In New Jersey, the debts and assets of married couples are distributed at the time of a divorce in accordance with our equitable distribution statutes.
In making its determination, the Court first must decide which assets are subject to distribution. Sometimes, dividing assets and debts is straightforward. The distribution of an interest in a small business, commercial real estate, or restricted stock options can be complex and contentious.
Assets that are pre-marital or received as an inheritance raise difficult issues that need careful attention. Once defined, the distributable assets and debts are allocated to the parties with consideration given to the following factors:
- The duration of the marriage
- The age and physical and emotional health of the parties.
- The income or property brought to the marriage by each party.
- The standard of living established during the marriage.
- Any written agreement made by parties before or during the marriage concerning an arrangement or property distribution.
- The economic circumstances of each party at the time the division of property becomes effective.
- The income and earning capacity of each party, including educational background, training, employment skills, work experience, length of absence from the job market, custodial responsibilities for children, and the time and expense necessary to acquire sufficient education or training to enable the party to become self-supporting at a standard of living reasonably comparable to that enjoyed during the marriage.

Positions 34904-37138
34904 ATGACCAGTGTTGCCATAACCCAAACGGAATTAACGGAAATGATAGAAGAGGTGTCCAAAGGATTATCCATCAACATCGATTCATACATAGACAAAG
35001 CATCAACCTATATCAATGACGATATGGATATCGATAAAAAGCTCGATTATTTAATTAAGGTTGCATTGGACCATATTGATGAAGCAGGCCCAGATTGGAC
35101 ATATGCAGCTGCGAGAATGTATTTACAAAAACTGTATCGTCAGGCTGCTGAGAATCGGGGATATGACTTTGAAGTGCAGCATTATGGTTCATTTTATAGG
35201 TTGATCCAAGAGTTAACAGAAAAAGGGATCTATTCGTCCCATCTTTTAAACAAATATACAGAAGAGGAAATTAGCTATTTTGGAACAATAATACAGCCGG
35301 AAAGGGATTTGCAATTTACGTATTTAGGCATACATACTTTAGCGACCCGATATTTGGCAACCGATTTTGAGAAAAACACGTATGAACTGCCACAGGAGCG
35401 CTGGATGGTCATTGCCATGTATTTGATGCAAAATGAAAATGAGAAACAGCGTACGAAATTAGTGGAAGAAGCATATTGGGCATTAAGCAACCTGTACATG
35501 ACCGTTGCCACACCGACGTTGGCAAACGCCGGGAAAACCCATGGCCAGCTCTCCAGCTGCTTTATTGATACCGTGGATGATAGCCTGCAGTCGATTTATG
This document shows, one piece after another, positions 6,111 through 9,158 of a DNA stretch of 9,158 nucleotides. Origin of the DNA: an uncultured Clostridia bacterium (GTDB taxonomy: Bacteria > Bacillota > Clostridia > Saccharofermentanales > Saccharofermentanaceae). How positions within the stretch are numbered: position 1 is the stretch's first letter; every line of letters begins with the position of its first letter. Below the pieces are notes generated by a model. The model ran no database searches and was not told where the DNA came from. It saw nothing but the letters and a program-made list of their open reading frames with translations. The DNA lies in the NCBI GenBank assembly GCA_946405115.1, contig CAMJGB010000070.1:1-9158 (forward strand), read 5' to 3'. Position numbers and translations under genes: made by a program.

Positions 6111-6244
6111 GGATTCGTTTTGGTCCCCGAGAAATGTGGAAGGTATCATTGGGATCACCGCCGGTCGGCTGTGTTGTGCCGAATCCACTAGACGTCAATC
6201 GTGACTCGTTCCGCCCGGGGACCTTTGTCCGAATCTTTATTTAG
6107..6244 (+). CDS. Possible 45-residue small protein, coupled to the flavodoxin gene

- The contribution by each party to the education, training or earning power of the other.
- The contribution of each party to the acquisition, dissipation, preservation, depreciation or appreciation in the amount or value of the marital property, as well as the contribution of a party as a homemaker.
- The tax consequences of the proposed distribution to each.
- The present value of the property.
- The need of a parent who has physical custody of a child to own or occupy the marital residence and to use or own the household effects.
- The debts and liabilities of the parties.
- The need for creation, now or in the future, of a trust fund to secure reasonably foreseeable medical or educational costs for a spouse or children.
- Any other factors which the court may deem relevant.